One of Germany’s most notorious witch trials will be re-examined with the goal of clearing the name of a woman many believe was wrongly accused and executed for being a witch. Katharina Henot ran the post office for the city of Cologne with her brother, and apparently, the Imperial Court wanted in on some of their profits and started planning a central post office. So, when a local nun started pointing paranoid fingers at Henoit and her case went to the Imperial court, she didn’t exactly have many allies. While thousands were subject to the witch trials, the results of Henot’s was considered especially egregious, so much so that Henot was immortalized as a statue on the Cologne Town Hall building after her execution. Now, the city council that convicted her is taking another look at the case and trying to clear her name.
Henot, who was an important lady in 17th century Cologne, is considered by some to be Germany’s first female postmaster. She and her brother Harger inherited the post office from their father, which put them both in a high social position in Cologne. However, there was a continued conflict with the Imperial Court, particularly with one Count Leonhard II von Taxis, who was trying to establish a single, central post office.
This political conflict would spell the downfall of Henot during the Würzburg Witch Trials that took place from 1626 to 1631. At some point, a nun from a convent started becoming obsessed with Katharina. Rumors started spreading, and eventually, both siblings were accused of sorcery and causing the death and sickness of Cologne citizens. After being arrested on the order of the archbishop, Katharina was imprisoned and tortured for months, denied bail and representation in court. And despite her repeated denials, the Imperial Court sentenced her to be burned at the stake for her “crimes.”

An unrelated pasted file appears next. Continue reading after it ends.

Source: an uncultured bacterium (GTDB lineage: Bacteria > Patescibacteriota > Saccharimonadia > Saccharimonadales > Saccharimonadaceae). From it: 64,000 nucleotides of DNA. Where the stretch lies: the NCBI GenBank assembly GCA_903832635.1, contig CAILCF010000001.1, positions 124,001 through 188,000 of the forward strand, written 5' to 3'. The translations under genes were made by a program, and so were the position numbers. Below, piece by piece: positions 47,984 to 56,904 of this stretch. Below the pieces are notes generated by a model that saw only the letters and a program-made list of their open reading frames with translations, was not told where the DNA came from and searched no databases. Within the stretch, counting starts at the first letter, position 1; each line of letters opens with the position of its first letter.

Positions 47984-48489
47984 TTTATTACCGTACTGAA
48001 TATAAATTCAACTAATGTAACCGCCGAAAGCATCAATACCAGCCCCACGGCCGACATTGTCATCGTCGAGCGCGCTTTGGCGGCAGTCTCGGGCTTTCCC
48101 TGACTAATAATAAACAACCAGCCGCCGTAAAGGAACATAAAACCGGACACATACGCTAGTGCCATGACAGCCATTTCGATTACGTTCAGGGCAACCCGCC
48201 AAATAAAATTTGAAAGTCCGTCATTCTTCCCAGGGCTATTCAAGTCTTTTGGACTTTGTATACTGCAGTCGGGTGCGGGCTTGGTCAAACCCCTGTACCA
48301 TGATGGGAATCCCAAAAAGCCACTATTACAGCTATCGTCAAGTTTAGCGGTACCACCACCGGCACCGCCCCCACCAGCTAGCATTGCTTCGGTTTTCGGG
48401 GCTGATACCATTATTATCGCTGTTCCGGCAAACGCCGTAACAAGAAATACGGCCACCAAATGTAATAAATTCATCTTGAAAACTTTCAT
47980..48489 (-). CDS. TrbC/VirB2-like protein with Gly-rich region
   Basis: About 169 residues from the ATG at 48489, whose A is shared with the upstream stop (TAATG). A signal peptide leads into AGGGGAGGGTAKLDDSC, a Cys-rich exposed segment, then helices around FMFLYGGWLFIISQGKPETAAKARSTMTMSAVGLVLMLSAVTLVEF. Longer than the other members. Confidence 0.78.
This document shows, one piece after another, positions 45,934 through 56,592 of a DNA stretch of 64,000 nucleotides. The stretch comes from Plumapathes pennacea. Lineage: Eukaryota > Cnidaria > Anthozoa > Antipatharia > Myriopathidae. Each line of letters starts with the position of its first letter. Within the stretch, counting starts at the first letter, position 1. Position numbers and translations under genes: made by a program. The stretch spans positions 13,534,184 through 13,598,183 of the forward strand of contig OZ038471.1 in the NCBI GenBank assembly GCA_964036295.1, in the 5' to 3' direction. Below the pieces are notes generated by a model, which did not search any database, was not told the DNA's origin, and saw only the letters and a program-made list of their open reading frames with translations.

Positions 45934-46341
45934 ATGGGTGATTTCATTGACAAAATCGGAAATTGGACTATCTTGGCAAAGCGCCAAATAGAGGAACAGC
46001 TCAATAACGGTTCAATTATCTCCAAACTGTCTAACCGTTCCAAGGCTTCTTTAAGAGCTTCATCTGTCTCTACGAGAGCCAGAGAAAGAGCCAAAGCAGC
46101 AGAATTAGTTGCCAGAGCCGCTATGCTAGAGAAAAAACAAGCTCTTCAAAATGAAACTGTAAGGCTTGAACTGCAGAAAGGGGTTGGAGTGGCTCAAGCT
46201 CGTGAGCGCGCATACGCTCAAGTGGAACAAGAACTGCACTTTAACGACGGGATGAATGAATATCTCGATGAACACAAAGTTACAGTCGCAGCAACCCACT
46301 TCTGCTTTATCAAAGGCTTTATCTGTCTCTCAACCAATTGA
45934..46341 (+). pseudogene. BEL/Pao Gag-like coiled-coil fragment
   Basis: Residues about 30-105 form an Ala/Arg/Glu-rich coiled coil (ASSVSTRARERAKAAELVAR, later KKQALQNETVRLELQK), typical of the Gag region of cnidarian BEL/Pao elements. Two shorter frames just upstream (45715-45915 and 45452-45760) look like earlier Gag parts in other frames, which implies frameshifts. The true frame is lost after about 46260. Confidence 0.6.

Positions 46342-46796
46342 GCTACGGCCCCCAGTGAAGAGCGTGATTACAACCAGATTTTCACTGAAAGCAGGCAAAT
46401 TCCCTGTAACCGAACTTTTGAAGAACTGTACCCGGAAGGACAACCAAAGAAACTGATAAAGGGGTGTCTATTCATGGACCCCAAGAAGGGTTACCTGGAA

After her death, there was tons of evidence that she was wrongly accused, let alone convicted. Her brother tried to clear her name after she was executed, but then he was accused — again — of being a witch himself. He went to prison, but the trials ended before he was sentenced.
Now, an evangelical priest, Hartmut Hegeler, is seeking justice for Katharina Henot, saying that no respectable member of the clergy would allow such a verdict to stand, even after all this time.
‘Katharina held her own reputation in high esteem, she would want to have it cleared.
‘As Christians, we find it challenging when innocent people are executed, even If it was centuries ago.’
Hegeler has officially petitioned the Cologne council — the same Cologne council that convicted Henot — to take another look at the case and clear her name. Evidence will be examined by local politicians, members of the clergy, and laypersons. Living relatives of Henot, while supportive, still feel that there are people who are alive today who would benefit from such an effort. But they’re not going to stop Hegeler from clearing the name of one of Cologne’s most influential women.
(via The Daily Mail)